Bug Prevention

This is the last part of this series on the relationship between Testing & Product Risks.
Part two of this series will discuss my process for identifying product risks through testing. I also shared a model.

This is my third and final post. I will be discussing proactive and reactive quality. Bug detection and prevention. Pre- and post-code writing can be tested to determine if there are any risks or variables. This will help us design better to reduce those risks. We also have models that can help explain the feedback loops we find from testing.

Design can help to reduce risks

Although bug prevention is not new, it is still relatively unheard of in the industry. It is also a subject of confusion as many people believe bug prevention doesn’t require testing. It’s actually testing ideas which allow us to discover the information about risk that we can then use to refactor our artefacts, designs and code design in order to avoid problems.

This loose SDLC model helps me to describe the feedback loops we get from continuous testing activities throughout the SDLC.
This SDLC model does not represent a waterfall approach. This is because we are working on many smaller features simultaneously in the SDLC.

This is the investigative testing portion of the SDLC. It happens before any code is developed. There’s no software to verify that it works as expected. Similar to exploratory testing against a product of software, we test ideas, artefacts, code designs, UX & UI designs, and architecture designs to uncover information. The only difference is that the information that’s uncovered is in form of identified risks. Our testing notes are risk maps.

It is understandable that we can reduce some of these risks through design. Some of those risks we cannot. We can add them to our test charters to investigate the product and determine if there are any problems.

Proactive and reactive quality in bug prevention and detection

It is easy to distinguish between testing to identify risk (or, in other words, problems within the ideas, designs, etc ) and testing the software driven to identify problems in it.

It’s not so simple as saying all tests done after code has been written is about finding problems based upon our pre-discovered risk…
Because it is impossible to imagine every unknown that could be related to the small feature/ MVP/SMURFS we are creating, Complete unknowns will always exist (that is, unknowns we are not aware of). Even if we have these testing procedures in place to try to be aware of unknown risks or variables, there will always be many things we don’t know. Even after the code has been written and we have begun to investigate the software, we will discover new information about risks and variables we didn’t know.

Stuart Firestein used a very useful analogy to describe ignorance as ” ripples in a pond”. He said, “As knowledge grows, so does ignorance.” It is not that ignorance can be transformed into knowledge. It is the opposite. Knowledge leads to better-quality ignorance. We are always looking for better and more relevant questions.

This quote is very inspiring to me. This applies to all ideas and information we gather about our software throughout the SDLC. As we uncover and learn more, the more ripples of knowledge grow.

Yes, there is a difference between detecting and preventing bugs in software. But, if we look at it differently, we can stem more design changes to reduce those risks. We must also realize that there will be more unknown risks and variables beyond the time we write code and the time it is released into production.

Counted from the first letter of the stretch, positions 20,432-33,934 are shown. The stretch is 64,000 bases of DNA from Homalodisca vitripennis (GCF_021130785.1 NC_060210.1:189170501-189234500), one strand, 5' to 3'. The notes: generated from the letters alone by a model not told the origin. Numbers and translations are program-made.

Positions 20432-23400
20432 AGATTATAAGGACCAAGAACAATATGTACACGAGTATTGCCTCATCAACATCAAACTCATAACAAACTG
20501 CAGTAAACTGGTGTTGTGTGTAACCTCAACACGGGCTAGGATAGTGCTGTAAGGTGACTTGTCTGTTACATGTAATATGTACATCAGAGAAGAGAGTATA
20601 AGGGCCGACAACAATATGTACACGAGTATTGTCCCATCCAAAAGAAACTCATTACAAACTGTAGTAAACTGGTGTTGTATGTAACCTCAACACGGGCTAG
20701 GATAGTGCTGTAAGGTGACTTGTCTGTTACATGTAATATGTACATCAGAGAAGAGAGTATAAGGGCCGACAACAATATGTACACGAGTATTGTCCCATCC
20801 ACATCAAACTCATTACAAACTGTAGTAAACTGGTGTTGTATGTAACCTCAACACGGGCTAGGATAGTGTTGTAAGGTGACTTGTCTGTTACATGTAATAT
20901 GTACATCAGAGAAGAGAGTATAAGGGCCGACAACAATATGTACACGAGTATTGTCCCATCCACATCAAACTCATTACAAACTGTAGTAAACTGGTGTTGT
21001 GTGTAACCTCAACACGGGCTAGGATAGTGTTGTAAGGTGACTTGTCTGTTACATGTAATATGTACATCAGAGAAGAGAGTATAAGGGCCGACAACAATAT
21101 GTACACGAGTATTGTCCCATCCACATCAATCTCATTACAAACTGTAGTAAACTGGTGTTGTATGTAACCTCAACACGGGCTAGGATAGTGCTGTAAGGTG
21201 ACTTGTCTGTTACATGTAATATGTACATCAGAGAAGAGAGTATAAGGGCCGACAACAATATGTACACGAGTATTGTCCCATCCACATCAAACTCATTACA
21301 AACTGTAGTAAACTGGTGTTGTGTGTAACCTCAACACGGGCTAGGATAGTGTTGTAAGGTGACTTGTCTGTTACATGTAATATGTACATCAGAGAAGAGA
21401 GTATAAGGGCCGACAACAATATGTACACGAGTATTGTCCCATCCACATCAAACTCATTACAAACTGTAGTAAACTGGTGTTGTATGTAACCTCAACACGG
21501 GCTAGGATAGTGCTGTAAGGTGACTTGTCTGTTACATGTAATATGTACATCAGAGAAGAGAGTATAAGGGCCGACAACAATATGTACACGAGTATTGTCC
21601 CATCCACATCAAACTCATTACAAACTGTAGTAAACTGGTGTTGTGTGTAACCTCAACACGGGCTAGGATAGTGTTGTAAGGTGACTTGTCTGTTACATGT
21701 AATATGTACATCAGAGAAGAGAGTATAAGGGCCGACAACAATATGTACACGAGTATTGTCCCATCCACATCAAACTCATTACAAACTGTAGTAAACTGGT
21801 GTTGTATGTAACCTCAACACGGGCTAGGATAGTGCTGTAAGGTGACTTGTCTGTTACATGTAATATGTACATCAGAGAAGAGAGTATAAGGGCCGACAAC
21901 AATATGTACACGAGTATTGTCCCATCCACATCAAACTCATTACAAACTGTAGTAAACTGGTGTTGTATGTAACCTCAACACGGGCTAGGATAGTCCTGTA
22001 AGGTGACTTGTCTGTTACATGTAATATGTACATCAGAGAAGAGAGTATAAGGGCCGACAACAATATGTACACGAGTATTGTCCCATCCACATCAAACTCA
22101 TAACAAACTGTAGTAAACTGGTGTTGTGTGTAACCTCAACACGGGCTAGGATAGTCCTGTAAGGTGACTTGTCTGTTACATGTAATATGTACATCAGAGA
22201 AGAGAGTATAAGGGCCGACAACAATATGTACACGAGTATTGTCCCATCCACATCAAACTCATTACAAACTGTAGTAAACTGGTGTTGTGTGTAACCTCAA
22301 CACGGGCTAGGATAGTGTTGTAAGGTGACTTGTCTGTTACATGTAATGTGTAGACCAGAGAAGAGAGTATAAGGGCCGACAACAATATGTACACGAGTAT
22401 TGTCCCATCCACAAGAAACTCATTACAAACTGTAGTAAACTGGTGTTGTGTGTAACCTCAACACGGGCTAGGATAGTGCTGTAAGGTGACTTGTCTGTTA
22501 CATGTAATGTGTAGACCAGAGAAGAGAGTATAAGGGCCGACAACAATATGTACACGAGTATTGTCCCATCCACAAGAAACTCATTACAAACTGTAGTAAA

There are risks to not being aware of risks

We hope you see the value in this approach to the relationship between product risks and testing activities.

It is still shocking to see how many software teams fail to focus on product risk when testing. Speaking with teams in this situation, I have noticed that while they may think of great test ideas, they struggle to link them back to the test’s purpose, which is to test for a product risk.

These teams I’ve spoken to struggle to include testers before any code is written.

This is done to ensure that any code written is tested.
To find out about the risks and variables related to the ideas and designs for the software solution (think of the feedback loops in the first half SDLC model). If you don’t have this perspective about product risks, then testing now is likely to be reactive. You will need to test the code once it’s been written.

The response to my question was TDD, which is writing tests that aid in code design. The problem is that the scripted tests that we expect to be written don’t actually run until the code has been actually written so that the expectations can be compared. These tests are automated and can’t reveal any unexpected information (i.e. Variables and risks. You will need to use the investigative testing method.

Some teams tried this approach and rearranged their processes to inject testing through the entire SDLC. This was done in order to put more emphasis on product risks. These teams saw huge benefits! These teams could clearly see the benefits of testing this way. They also had fewer bug fixing cycles because of the quicker feedback loops that early testing provided. This was helping them to stem more design and mitigate some of their risks.

How have you dealt with product risk?

Are you able to see the risks in this way? Do you see the dangers of not considering risks this way?

I hope that you are able to test this way and practice your thinking. I would love to hear about your experiences.